When we got home, I googled everything I could about autism and what it meant to be a sensory seeker. Everything finally began to make sense. I finally understood my daughter. The sense of relief began to overwhelm me. I used to question whether I was a good enough mother for her. Why were all the other kids around her age able to turn and look at their parents when they called their names? Why were they talking and Harper wasn’t? Why was she more interested in the rocks on the ground than actually playing at the park? I chalked it up to I was doing something wrong. I shouldn’t have let her watch so much TV, I should have had her around kids more, I should have pushed her more when she didn’t want to do something. The more knowledge I gained as I read, the more I began to forgive myself. The more I began to realize it wasn’t my fault or my husband’s fault. There wasn’t something we did or didn’t do. It just was.
We began the daunting task of telling friends and family our daughter has autism. We both decided this wasn’t something we wanted to hide from anyone because we were not and are not ashamed of our daughter. We were flooded with an immense amount of support from many people that brought tears to my eyes. Many people responded with, ‘I’m sorry,’ but we kindly explained it is nothing to be sorry about. Our child isn’t sick. She’s not dying. ‘I’m sorry’ isn’t what we wanted to hear, but sometimes people don’t know what to say in uncomfortable situations, so we did our best to not take it personally. Within that support, we also experience exactly what I was afraid of. People looking at us differently, like my daughter was all of a sudden so foreign to them and they didn’t know how to act around her. It’s like they were walking on eggshells around us and were at a loss for words. This stung us deeply. The last thing any parent wants is for their child to be not included and the topic of whispers among people we trusted, or anyone for that matter.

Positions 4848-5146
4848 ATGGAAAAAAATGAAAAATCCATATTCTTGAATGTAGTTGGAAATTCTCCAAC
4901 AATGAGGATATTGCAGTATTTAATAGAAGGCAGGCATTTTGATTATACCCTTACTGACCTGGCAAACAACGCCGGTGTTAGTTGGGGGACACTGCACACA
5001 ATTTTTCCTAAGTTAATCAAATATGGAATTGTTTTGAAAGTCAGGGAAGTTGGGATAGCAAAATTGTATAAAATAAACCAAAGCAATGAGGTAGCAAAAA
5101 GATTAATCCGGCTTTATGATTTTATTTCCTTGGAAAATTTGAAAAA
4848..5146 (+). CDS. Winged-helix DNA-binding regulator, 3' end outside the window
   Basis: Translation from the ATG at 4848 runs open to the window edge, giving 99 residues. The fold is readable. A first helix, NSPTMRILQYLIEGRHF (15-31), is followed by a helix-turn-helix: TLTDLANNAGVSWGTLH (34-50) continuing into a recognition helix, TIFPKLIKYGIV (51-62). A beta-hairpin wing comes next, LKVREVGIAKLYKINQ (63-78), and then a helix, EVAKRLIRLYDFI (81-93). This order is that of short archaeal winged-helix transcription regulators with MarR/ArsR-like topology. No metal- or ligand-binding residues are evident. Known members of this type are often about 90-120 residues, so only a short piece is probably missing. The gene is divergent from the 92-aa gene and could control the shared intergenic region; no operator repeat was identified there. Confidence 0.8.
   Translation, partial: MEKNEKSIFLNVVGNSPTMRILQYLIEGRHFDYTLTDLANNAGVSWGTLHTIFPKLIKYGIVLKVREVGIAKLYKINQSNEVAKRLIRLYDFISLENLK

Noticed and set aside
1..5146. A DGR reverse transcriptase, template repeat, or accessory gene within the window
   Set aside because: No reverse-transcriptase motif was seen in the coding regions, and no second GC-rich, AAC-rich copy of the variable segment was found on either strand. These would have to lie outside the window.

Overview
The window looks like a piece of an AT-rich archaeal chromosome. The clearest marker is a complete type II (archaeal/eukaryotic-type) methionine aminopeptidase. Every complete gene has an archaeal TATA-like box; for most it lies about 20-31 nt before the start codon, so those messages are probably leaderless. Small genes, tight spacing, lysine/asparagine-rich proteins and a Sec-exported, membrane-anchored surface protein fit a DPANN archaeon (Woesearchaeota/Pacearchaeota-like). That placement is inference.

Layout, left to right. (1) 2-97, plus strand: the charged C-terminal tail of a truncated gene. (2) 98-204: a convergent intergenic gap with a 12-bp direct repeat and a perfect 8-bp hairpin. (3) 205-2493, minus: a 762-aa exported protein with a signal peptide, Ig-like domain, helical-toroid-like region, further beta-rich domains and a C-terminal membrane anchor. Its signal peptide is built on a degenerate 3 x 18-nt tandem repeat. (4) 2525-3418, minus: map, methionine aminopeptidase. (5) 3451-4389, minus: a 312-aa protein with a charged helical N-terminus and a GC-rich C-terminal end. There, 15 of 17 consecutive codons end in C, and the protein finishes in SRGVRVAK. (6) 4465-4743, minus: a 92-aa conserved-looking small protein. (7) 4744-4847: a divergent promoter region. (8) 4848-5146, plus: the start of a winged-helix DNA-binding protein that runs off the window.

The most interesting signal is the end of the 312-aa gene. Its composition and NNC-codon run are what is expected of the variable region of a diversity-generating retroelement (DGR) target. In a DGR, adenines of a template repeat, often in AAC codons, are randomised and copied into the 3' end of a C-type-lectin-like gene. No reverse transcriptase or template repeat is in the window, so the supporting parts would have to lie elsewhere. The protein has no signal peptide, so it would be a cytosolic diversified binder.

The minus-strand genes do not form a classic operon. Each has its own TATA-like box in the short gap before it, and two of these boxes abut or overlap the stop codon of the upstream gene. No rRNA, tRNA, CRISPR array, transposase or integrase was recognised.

We are now exactly 6 months into our new journey and our lives have changed immensely. When I see other parents out with their children and they’re ‘misbehaving,’ I don’t judge. I don’t think, ‘Well maybe if they discipline their child better, he wouldn’t behave like this in public.’ For all I know, this child is on the spectrum and they’re having a sensory overload or they don’t understand why Mom had to break their routine to take them to the store because they ran out of the one food item their child will actually eat.
I’ve gained a sense of compassion and understanding for other parents that go through the same struggles we do. I’ve learned to have an amount of patience I didn’t even know was humanly possible to have. When I go out into public and I see other moms with their children, I automatically feel isolated, like I don’t belong in that category because my child doesn’t behave the same way your child does. I’m afraid people are going to judge us because I still have to feed my almost 3-year-old daughter on occasion and I cave when she screams for that random object she has to have. She doesn’t understand when I explain to her we aren’t buying another stuffed animal to add to our collection. She thinks I am just taking away something she so passionately wants.
So next time you’re in public and you see a child who is different, a child who may be having a meltdown, I hope you have some kindness and love in your heart to not judge. To ask questions instead of staring and to offer a compliment if you feel up to it. Remember, in a world where you can be anything, be kind.”
This story was submitted to Love What Matters by Ariana Thompson from San Jose, CA. You can follow their journey on Instagram. Submit your own story here. Be sure to subscribe to our free email newsletter for our best stories, and YouTube for our best videos.